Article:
The Analytical Table of Contents of the three volumes of Law, Legislation, and Liberty (1973-79)

All three volumes were published as a single volume with corrections and a revised preface in 1982 by Routledge & Kegan Paul. It also contained a combine Table of Contents, Index of Authors Cited, and Subject Index. The combined ToC is below:

Law, Legislation and Liberty: A new statement of the liberal principles of justice and political economy (London: Routledge & Kegan Paul, 1982, 1998).

Vol. 1 Rules and Order first published 1973
Vol. 2 The Mirage of Social Justice first published 1976
Vol. 3 The Political Order of a Free People first published 1979

First published in one volume with corrections and revised preface in 1982 by Routledge & Kegan Paul Ltd.




1. Construction and evolution 8
2. The tenets of Cartesian rationalism 9
3. The permanent limitations of our factual knowledge 11
4. Factual knowledge and science 15
5. The concurrent evolution of mind and society: the role of rules 17
6. The false dichotomy of ‘natural’ and ‘artificial’ 20
7. The rise of the evolutionary approach 22
8. The persistence of constructivism in current thought 24
9. Our anthropomorphic language 26
10. Reason and abstraction 29
11. Why the extreme forms of constructivist rationalism regularly lead to a revolt against reason 31

1. The concept of order 35
2. The two sources of order 36
3. The distinguishing properties of spontaneous orders 38
4. Spontaneous orders in nature 39
5. In society, reliance on spontaneous order both extends and limits our powers of control 41
6. Spontaneous orders result from their elements obeying certain rules of conduct 43
7. The spontaneous order of society is made up of individuals and organizations 46
8. The rules of spontaneous orders and the rules of organization 48
9. The terms ‘organism’ and ‘organization’ 52

1. Individual aims and collective benefits 55
2. Freedom can be preserved only by following principles and is destroyed by following expediency 56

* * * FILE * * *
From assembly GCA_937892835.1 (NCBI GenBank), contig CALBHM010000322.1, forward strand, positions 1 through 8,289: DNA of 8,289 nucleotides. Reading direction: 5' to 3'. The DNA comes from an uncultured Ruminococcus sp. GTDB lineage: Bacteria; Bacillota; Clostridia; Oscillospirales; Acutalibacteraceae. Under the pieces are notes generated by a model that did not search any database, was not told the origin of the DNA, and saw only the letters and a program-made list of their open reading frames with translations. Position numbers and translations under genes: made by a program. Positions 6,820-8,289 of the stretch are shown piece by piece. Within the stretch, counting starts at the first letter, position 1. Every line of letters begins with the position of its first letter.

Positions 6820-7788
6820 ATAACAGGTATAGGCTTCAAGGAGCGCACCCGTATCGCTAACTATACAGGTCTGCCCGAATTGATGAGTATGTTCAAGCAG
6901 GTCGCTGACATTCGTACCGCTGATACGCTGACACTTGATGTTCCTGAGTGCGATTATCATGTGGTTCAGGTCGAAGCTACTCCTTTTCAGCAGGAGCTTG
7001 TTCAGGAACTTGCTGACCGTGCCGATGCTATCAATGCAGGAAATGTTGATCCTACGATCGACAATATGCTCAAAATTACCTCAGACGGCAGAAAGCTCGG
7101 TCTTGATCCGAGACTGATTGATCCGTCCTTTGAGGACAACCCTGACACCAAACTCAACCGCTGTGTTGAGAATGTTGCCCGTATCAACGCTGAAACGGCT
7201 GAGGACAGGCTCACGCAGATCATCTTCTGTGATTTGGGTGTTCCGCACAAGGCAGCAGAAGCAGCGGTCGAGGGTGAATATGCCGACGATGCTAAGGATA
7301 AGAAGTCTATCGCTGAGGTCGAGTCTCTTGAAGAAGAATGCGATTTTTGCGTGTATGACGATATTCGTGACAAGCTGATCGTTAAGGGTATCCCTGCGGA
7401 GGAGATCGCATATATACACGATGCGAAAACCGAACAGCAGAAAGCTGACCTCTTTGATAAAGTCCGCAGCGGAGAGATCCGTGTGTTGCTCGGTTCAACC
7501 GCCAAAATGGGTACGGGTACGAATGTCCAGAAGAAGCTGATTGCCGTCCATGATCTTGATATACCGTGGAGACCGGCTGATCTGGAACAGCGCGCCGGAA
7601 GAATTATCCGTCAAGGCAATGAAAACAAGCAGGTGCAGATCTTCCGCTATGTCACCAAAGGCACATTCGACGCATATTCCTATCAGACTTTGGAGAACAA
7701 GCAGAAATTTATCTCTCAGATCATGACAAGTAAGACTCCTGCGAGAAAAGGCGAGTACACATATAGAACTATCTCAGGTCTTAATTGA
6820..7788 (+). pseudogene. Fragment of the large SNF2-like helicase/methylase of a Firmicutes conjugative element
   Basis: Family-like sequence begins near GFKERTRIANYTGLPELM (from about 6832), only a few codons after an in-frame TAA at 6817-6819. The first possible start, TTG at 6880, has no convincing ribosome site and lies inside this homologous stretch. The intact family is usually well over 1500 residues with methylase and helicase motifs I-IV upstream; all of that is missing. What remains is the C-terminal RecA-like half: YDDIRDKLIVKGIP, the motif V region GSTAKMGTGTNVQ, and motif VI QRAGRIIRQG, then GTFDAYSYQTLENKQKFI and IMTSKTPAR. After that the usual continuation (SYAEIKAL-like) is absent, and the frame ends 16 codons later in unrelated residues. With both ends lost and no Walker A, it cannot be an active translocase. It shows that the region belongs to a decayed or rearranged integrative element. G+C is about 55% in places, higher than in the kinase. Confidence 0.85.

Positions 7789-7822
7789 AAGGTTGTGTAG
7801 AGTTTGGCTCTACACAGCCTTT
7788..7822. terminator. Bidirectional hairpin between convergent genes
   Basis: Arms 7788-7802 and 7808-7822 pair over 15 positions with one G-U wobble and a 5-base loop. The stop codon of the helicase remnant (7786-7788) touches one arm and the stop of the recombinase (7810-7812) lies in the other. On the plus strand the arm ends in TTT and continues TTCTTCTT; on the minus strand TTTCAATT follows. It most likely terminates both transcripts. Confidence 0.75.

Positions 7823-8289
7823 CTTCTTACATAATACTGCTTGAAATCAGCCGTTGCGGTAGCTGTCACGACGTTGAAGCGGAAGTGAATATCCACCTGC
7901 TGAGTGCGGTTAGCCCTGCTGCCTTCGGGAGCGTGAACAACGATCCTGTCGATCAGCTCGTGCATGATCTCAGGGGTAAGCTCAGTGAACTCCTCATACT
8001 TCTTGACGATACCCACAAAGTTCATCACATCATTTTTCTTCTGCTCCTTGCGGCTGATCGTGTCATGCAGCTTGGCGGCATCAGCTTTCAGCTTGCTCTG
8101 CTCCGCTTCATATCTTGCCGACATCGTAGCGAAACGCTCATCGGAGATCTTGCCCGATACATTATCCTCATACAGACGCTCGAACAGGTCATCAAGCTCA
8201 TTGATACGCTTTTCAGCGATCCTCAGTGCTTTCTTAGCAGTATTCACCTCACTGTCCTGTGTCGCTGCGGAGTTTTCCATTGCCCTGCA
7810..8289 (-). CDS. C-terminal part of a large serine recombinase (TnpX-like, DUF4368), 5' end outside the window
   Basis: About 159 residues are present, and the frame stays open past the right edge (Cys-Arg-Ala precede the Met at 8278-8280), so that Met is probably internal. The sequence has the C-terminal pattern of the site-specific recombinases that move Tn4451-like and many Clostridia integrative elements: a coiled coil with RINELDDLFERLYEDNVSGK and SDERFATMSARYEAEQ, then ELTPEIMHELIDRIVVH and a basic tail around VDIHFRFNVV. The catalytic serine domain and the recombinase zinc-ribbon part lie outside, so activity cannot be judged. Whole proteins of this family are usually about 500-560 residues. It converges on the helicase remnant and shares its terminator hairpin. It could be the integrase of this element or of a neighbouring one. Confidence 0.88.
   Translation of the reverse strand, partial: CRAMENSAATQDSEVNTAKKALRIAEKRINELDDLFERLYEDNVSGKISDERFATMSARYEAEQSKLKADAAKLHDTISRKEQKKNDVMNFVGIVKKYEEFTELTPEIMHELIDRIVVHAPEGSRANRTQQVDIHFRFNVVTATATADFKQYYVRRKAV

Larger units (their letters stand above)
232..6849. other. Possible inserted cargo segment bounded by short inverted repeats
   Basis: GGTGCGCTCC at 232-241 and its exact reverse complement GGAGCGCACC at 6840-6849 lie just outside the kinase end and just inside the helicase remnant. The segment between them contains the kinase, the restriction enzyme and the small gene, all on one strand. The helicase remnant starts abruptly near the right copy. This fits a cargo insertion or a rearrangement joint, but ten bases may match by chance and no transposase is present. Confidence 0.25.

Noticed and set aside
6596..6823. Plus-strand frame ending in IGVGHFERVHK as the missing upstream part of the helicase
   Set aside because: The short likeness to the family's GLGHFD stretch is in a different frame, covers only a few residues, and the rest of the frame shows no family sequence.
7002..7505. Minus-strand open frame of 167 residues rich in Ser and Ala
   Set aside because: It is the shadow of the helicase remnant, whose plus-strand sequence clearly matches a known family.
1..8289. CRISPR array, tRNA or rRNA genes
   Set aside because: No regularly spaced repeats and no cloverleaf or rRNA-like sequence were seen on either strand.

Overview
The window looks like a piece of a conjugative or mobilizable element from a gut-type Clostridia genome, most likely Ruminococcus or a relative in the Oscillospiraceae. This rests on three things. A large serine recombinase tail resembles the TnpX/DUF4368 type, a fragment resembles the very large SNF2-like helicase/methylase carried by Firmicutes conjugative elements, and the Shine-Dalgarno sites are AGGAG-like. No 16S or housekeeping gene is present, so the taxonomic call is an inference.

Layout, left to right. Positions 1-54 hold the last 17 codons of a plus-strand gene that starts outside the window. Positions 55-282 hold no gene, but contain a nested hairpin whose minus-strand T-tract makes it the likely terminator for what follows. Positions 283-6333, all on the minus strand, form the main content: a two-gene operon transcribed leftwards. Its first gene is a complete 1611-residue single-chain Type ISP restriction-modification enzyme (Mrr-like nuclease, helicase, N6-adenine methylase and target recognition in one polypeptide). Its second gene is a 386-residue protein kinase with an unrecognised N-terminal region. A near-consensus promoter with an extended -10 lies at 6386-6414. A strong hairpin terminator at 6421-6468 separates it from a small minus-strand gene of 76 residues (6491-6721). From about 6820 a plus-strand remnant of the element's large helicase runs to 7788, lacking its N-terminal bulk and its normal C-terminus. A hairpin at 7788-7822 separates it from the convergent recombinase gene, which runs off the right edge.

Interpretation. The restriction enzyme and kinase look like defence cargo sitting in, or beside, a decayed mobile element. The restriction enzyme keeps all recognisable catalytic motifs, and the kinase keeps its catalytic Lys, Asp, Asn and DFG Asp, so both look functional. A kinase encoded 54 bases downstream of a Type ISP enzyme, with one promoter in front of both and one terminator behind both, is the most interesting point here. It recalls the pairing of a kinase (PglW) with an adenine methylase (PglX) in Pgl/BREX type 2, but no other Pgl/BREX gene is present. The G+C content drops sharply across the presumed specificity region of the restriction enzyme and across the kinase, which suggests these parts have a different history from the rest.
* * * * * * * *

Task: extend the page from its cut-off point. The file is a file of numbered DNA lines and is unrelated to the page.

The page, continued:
3. The ‘necessities’ of policy are generally the consequences of earlier measures 59
4. The danger of attaching greater importance to the predictable rather than to the merely possible consequences of our actions 61
5. Spurious realism and the required courage to consider utopia 62
6. The role of the lawyer in political evolution 65
7. The modern development of law has been guided largely by false economics 67

1. Law is older than legislation 72
2. The lessons of ethology and cultural anthropology 74
3. The process of articulation of practices 76
4. Factual and normative rules 78
5. Early law 81
6. The classical and the medieval tradition 82
7. The distinctive attributes of law arising from custom and precedent 85
8. Why grown law requires correction by legislation 88
9. The origin of legislative bodies 89
10. Allegiance and sovereignty 91

1. The functions of the judge 94
2. How the task of the judge differs fro In that of the head of an organization 97
3. The aim of jurisdiction is the maintenance of an ongoing order of actions 98
4. ‘Actions towards others’ and the protection of expectations 101
5. In a dynamic order of actions only some expectations can be protected 102
6. The maximal coincidence of expectations is achieved by the delimitation of protected domains 106
7. The general problem of the effects of values on facts 110
8. The ‘purpose’ of law 112
9. The articulations of the law and the predictability of judicial decisions 115
10. The function of the judge is confined to a spontaneous order 118
11. Conclusions 122

1. Legislation originates from the necessity of establishing rules of organization 124
2. Law and statute-the enforcement of law and the execution of commands 126
3. Legislation and the theory of the separation of powers 128
4. The governmental functions of mrepresentative assemblies 129
5. Private law and public law 131
6. Constitutional law 134
7. Financial legislation 136
8. Administrative law and the police power 137
9. The ‘measures’ of policy 139